Is the Euro Experiment Nearing its End?
Ron DeLegge, Editor
November 4, 2011
For whatever its worth, here’s Europe’s very clear and very final bailout terms: You can definitely count Greece in – or maybe not.
Although this vague analysis pokes fun at the uncertainty of whether Greece will stay or leave the eurozone bloc, its accuracy rate is pure. How should traders be positioning their euro bets?
Since the onslaught of the euro crisis in early 2010, ETFguide has said that Europe’s story is one of contagion. All along we’ve kept that view, despite the reams of analysis – especially the sort paid for and funded by Europe’s political elite - that contradicted this view. The simple fact is that Europe cannot and will not escape the inertia of contagion.
Greece’s decision to stay within the eurozone bloc now boils down to a Dec. 4 vote by Greece’s citizens. (While Greece may think it can put the eurozone on hold until Dec. 4, I privately doubt the eurozone will wait that long.)
Interestingly, Greece’s own citizens offer a good case study in the psychotic tendencies of Homo sapiens.
On one hand, 7 in 10 Greeks favor staying in the eurozone bloc, yet those same folks passionately object to the fiscal requirements for Greece to remain within the monetary union. Put another way, they realize concessions are completely necessary, but they don’t want to make any. (Please note, these same psychotic tendencies are not limited to Greeks, but have also been observed in people from all nations.)
The “Other” Vote
Another quasi-vote, which is arguably more important than Greece’s Dec. 4 nonsense, was the message sent by members of the world’s 20 most powerful economies. The fact that leaders from the powerful G-20 alliance did not increase funding to the International Monetary Fund (IMF) to help Europe (NYSEArca: VGK) speaks volumes. Why throw good money after bad?
Alluding to this, French President Nicolas Sarkozy made it very clear who is bankrolling Greece’s financial debauchery – and for that matter the rest of Europe’s – when he said, “No French taxpayer money, no German taxpayer money.” At least Sarkozy isn’t shy about telling everyone who’s footing the bill. It always has been and always will be taxpayers.
Bigger Problems than Greece
While Greece continues to garner most of the news headlines, it’s actually Italy and Spain that are more crucial to the euro’s future. They have bigger economies and more is at stake.
One week after calling the euro a “strange currency,” Italian Prime Minister Silvio Berlusconi recognized his country’s importance – sort of. Berlusconi’s master plan was to cut $2.6 trillion in debt and to rekindle economic growth. Unfortunately, the plan failed on many levels. Not addressed in the blueprint was Italy’s overregulated labor market, nor its high taxes. Italy’s debt to GDP is 118.4%, according to Eurostat.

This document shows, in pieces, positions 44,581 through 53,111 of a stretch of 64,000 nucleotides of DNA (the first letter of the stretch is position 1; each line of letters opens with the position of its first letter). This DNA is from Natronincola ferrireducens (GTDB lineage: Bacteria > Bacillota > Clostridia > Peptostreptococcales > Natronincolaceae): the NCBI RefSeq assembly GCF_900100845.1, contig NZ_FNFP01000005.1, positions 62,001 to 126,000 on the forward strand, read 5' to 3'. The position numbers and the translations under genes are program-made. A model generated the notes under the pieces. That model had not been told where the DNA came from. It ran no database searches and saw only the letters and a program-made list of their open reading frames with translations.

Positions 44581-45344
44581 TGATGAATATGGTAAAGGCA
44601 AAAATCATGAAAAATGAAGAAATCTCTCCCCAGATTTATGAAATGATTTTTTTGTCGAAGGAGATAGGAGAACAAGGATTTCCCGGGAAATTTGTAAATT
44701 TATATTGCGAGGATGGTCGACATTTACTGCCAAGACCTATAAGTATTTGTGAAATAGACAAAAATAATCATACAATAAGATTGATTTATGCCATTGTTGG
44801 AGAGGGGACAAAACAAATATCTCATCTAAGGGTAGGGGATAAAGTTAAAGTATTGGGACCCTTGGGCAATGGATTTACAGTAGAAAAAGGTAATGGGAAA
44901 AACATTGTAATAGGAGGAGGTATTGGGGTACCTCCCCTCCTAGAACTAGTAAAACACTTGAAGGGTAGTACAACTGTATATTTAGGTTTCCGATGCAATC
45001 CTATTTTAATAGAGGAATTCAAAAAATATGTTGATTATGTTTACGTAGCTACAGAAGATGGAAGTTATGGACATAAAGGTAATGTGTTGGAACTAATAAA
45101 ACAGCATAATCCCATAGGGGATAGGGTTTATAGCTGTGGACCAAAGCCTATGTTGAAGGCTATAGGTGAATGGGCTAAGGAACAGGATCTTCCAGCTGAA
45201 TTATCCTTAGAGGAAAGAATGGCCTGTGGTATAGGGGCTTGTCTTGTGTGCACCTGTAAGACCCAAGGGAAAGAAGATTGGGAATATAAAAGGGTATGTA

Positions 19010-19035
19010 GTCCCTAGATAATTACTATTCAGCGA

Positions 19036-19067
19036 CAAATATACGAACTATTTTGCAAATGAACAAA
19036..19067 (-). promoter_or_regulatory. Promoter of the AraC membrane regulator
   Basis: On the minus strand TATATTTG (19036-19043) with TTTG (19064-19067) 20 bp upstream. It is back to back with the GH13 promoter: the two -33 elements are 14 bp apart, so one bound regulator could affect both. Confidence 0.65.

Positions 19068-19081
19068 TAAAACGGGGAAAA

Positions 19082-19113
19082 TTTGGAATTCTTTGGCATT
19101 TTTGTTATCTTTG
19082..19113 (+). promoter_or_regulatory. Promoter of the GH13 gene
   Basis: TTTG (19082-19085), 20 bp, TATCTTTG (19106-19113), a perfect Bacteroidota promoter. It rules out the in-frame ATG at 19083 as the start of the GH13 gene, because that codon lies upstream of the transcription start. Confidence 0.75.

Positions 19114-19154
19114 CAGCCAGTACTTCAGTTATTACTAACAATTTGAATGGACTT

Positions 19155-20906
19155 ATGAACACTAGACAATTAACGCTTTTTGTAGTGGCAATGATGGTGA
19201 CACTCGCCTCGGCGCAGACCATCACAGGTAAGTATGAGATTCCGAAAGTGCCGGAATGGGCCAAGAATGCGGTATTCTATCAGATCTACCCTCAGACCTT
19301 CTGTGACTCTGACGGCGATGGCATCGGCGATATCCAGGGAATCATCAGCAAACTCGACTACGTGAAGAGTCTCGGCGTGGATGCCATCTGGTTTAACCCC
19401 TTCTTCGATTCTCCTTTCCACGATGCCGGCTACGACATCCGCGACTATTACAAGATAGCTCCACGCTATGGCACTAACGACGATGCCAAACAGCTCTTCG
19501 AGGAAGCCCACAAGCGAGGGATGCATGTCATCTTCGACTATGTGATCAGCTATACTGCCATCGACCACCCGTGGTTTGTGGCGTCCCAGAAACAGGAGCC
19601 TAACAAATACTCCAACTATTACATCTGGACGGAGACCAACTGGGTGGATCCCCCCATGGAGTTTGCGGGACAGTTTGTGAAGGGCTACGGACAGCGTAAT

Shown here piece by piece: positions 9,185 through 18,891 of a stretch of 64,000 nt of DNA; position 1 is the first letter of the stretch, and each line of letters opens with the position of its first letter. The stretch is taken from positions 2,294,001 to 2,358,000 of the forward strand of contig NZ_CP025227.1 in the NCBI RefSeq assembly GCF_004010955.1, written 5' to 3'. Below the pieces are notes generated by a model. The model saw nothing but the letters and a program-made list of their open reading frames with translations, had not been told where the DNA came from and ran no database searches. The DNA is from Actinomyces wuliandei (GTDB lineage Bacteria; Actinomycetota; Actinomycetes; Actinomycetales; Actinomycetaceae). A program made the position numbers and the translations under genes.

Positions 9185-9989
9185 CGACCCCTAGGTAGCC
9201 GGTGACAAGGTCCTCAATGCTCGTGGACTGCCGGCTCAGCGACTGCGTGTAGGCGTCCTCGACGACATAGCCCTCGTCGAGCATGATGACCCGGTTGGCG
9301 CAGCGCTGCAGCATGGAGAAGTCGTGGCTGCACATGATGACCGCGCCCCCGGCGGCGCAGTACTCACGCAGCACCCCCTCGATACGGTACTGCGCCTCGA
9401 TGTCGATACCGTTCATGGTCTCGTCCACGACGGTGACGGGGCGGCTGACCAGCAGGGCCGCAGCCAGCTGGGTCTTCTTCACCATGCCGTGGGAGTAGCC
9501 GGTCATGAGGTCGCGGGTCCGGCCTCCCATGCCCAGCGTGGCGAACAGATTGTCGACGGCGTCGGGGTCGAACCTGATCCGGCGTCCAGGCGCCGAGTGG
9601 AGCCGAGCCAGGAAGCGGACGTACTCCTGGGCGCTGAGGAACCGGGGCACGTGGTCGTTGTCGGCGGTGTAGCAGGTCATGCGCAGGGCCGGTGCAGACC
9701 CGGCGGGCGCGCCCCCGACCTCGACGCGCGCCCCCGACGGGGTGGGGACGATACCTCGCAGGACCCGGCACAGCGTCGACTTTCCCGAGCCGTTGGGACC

Not Learning from History
The eighth largest bankruptcy in U.S. history was brought to us this week by MF Global Holdings – a broker/dealer, which went broke. The firm was led by non-other than Jon Corzine, former co-CEO at Goldman Sachs and former governor of New Jersey. He had a beautiful resume, which was probably part of the problem. According to some accounts, Corzine had a thing for making risky bets – not just with his own money, but MF’s. As it turns out, Europe was the perfect match for Corzine’s daredevil streak.
At the end of October, MF Global held around $6.3 billion in sovereign debt from Belgium, Italy (NYSEArca: EWI), Ireland (NYSEArca: EIRL), Portugal, and Spain (NYSEArca: EWP). Apparently, Corzine’s crew was betting that a massive bailout of Europe’s troubled countries would turn MF’s bond gambles into gold. Unfortunately, dreamers like Corzine can’t see the market through their risk models. The bailout playbook that worked like a charm in U.S. markets (NYSEArca: SCHB) from 2009 up until now, is old hat. Europe is not the United States.
Trading the euro, intelligently
While the eurozone remains in a state of limbo, the trading strategy for the euro (NYSEArca: FXE) has never been more clear.
Each step of the way, Europe’s leaders have been wrong about nearly everything. In December 2009, the European Central Bank (ECB) said that an expulsion from the euro “would be so challenging, conceptually, legally and practically, that its likelihood is close to zero.” Never before has the ECB’s analysis looked so wrong and ultimately, listening to perverted advice leads to perverted results. (See MF Global’s blown up euro bets.)
ETFguide’s Profit Strategy ETF Newsletter and Weekly Picks provide an unconventional but direct strategy for investing and trading the euro crisis. It also provides a no nonsense perspective of which ETFs will lead and which will lag.